Action

Action Synopsis: Bat Conservation About Actions

Treat bats for infection with white-nose syndrome

How is the evidence assessed?
  • Effectiveness
    50%
  • Certainty
    35%
  • Harms
    15%

Study locations

Key messages

  • Two studies evaluated the effects of treating bats with a probiotic bacterium to reduce white-nose syndrome infection. One study was in Canada and one in the USA.

COMMUNITY RESPONSE (0 STUDIES)

POPULATION RESPONSE (2 STUDIES)

  • Survival (2 studies): One randomized, controlled study in Canada found that treating little brown bats with a probiotic bacterium at the time of infection with white-nose syndrome (but not 21 days prior) increased survival within cages in a laboratory. One randomized, controlled study in the USA found that treating little brown bats with a probiotic bacterium within a mine increased survival for free-flying bats, but not caged bats.
  • Condition (2 studies): One randomized, controlled study in Canada found that little brown bats caged in a laboratory and treated with a probiotic bacterium at the time of infection with white-nose syndrome had reduced symptoms of the disease, but bats treated 21 days prior to infection had worse symptoms. One randomized, controlled study in the USA found that little brown bats kept within cages in a mine and treated with a probiotic bacterium had a similar severity of white-nose syndrome to untreated bats.

BEHAVIOUR (0 STUDIES)

About key messages

Key messages provide a descriptive index to studies we have found that test this intervention.

Studies are not directly comparable or of equal value. When making decisions based on this evidence, you should consider factors such as study size, study design, reported metrics and relevance of the study to your situation, rather than simply counting the number of studies that support a particular interpretation.

Supporting evidence from individual studies

  1. A randomized, controlled study in 2013–2015 in a laboratory in Manitoba, Canada (Cheng et al 2017) found that treating bats with a probiotic bacterium Pseudomonas fluorescens at the time of, but not 21 days prior, to infection with white-nose syndrome reduced symptoms and increased survival. For bats that received the probiotic treatment at the time of white-nose syndrome infection, four of five disease symptoms were lower than for untreated, infected control bats (data reported as statistical model results). For bats that received the treatment 21 days prior to infection, all five symptoms were greater than for untreated, infected control bats. Bats that received the probiotic treatment at the time of infection also had higher survival rates (71% of bats survived after 185 days) than untreated, infected control bats (18% of bats survived). Survival rates between all other treatment groups did not differ significantly. Eighty-five little brown bats Myotis lucifugus were collected from a hibernaculum and equally divided into five treatment groups (probiotic treatment 21 days prior to white-nose syndrome infection, probiotic treatment at time of infection, probiotic treatment only, infection with white-nose syndrome only, no treatment). Bats were kept in nylon mesh cages and monitored for up to 185 days during hibernation.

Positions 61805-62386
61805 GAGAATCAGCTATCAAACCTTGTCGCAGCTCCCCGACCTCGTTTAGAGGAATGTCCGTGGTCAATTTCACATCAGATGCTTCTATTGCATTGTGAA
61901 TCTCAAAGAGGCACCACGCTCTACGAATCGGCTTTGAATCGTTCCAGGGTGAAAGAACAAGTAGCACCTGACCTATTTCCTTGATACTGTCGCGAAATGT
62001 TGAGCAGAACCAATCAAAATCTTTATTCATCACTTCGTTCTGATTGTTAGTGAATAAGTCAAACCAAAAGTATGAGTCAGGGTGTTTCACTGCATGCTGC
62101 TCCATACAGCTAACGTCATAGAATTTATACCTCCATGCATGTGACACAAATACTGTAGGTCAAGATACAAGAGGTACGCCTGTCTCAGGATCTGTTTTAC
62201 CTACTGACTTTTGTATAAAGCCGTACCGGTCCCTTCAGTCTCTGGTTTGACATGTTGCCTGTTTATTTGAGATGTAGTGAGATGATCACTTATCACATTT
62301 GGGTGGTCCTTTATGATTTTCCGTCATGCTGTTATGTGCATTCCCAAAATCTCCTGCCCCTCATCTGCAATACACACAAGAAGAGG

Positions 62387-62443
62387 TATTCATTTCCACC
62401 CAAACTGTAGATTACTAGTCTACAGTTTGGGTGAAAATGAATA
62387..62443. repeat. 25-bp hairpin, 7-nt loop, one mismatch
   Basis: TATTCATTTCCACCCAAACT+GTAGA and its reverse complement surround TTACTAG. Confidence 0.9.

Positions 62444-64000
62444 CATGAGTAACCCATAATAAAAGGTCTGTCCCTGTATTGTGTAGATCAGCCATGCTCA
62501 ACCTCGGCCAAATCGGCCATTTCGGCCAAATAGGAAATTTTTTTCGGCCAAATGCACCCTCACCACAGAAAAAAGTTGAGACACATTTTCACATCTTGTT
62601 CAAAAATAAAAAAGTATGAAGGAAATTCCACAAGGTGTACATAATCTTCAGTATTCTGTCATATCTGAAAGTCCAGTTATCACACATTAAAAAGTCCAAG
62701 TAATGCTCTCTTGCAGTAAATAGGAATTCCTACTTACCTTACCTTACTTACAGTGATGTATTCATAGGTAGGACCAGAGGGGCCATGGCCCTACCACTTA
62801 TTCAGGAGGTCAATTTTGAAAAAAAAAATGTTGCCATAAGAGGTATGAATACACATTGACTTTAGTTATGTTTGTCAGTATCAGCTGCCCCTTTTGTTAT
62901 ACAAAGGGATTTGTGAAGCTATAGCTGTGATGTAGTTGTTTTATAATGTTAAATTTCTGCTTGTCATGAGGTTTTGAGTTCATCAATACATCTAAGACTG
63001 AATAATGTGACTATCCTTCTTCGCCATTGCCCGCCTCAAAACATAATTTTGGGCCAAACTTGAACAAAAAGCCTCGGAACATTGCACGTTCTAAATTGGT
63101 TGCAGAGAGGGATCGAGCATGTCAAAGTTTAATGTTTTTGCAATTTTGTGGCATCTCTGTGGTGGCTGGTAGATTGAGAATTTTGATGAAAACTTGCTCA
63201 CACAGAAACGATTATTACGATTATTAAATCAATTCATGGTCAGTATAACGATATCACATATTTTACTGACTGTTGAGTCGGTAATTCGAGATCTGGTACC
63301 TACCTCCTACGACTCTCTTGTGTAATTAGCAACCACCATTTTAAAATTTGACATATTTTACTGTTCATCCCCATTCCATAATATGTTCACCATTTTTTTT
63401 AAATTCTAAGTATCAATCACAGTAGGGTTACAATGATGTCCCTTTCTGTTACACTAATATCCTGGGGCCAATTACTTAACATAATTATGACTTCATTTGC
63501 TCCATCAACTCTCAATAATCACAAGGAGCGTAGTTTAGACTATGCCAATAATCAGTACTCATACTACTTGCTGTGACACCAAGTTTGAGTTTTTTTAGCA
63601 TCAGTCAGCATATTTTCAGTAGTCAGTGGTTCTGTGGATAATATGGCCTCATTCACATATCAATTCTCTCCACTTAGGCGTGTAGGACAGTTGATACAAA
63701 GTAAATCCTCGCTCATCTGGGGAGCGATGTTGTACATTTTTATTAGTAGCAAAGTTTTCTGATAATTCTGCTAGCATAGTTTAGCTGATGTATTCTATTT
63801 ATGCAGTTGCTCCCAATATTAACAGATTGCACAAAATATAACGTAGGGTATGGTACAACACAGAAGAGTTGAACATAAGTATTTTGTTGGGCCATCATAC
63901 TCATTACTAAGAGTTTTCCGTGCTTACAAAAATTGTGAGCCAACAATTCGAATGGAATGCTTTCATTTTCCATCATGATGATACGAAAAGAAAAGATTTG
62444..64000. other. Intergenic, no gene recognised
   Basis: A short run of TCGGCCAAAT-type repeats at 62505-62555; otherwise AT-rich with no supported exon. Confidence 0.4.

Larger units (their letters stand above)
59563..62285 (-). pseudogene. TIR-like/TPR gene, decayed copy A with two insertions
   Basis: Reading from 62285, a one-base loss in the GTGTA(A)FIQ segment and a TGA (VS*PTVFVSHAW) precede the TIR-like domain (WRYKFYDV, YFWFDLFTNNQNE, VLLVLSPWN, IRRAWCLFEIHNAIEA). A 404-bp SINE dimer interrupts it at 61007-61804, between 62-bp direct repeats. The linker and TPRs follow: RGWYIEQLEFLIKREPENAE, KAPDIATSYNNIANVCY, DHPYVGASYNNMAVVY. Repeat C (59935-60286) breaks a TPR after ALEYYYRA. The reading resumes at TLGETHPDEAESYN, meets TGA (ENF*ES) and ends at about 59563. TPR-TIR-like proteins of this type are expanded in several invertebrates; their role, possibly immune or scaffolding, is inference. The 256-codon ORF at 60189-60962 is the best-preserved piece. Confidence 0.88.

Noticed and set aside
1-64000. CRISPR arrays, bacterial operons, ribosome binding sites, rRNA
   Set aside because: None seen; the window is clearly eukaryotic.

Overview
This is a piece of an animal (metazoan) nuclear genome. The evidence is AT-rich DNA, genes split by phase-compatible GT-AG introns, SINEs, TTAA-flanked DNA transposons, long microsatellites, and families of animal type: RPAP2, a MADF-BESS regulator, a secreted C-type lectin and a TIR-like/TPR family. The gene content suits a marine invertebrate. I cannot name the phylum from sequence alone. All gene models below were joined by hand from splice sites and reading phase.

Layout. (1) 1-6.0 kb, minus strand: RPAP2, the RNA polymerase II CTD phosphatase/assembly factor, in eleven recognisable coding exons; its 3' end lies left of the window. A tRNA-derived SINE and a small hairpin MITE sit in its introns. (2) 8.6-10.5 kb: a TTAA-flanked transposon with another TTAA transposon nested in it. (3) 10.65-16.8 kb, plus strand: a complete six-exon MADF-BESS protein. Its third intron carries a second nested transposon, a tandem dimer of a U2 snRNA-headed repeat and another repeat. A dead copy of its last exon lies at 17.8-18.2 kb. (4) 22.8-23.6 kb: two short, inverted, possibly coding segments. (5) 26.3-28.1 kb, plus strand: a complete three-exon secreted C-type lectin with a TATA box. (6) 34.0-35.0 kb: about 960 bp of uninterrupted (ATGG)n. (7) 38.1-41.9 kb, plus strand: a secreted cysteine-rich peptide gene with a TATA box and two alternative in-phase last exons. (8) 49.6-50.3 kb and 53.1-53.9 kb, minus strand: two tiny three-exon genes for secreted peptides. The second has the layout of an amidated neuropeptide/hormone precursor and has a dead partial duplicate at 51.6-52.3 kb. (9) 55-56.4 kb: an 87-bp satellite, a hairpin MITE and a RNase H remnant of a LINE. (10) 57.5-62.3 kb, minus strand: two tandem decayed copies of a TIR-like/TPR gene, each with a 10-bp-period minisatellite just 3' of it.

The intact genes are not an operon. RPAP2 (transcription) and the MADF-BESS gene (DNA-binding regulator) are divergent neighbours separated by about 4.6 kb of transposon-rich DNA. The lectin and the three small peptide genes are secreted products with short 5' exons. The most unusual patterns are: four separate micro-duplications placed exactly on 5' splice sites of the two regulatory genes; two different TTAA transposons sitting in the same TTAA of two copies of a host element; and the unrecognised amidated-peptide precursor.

Study and other actions tested
  2. A randomized, controlled study in 2015–2016 at a mine in Wisconsin, USA (Hoyt et al 2019) found that treating little brown bats Myotis lucifugus with a probiotic bacterium Pseudomonas fluorescens increased survival for free-flying bats but not caged bats. A greater proportion of free-flying bats treated with the probiotic bacterium survived over winter (six of 13 bats, 46%) than untreated bats (one of 12 bats, 8%). Survival was unknown for five other free-flying bats that lost their tags. Survival and severity of white-nose syndrome did not differ for treated and untreated bats kept in cages within the mine (both: four of 15 bats survived, 26%). In November 2015, sixty bats infected with white-nose syndrome were captured within the mine and randomly assigned to a treatment group (probiotic bacterium sprayed on the wings and tail; 29 bats) or untreated control group (31 bats). Fifteen treated and 15 untreated bats were placed in two separate metal cages (46 x 30 x 51 cm) mounted to the mine ceiling. The other 30 bats (16 treated, 14 untreated) were fitted with tags and released.  Free-flying bats detected by a tag receiver at the mine entrance after 8 March 2016 were assumed to have survived over winter. Bats were removed from the cages in March 2016 and had one wing photographed under ultraviolet light to measure disease severity.

    Study and other actions tested
Please cite as:

Berthinussen, A., Richardson O.C. and Altringham J.D. (2021) Bat Conservation: Global Evidence for the Effects of Interventions. Conservation Evidence Series Synopses. University of Cambridge, Cambridge, UK.

 

Where has this evidence come from?

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Bat Conservation

This Action forms part of the Action Synopsis:

Bat Conservation
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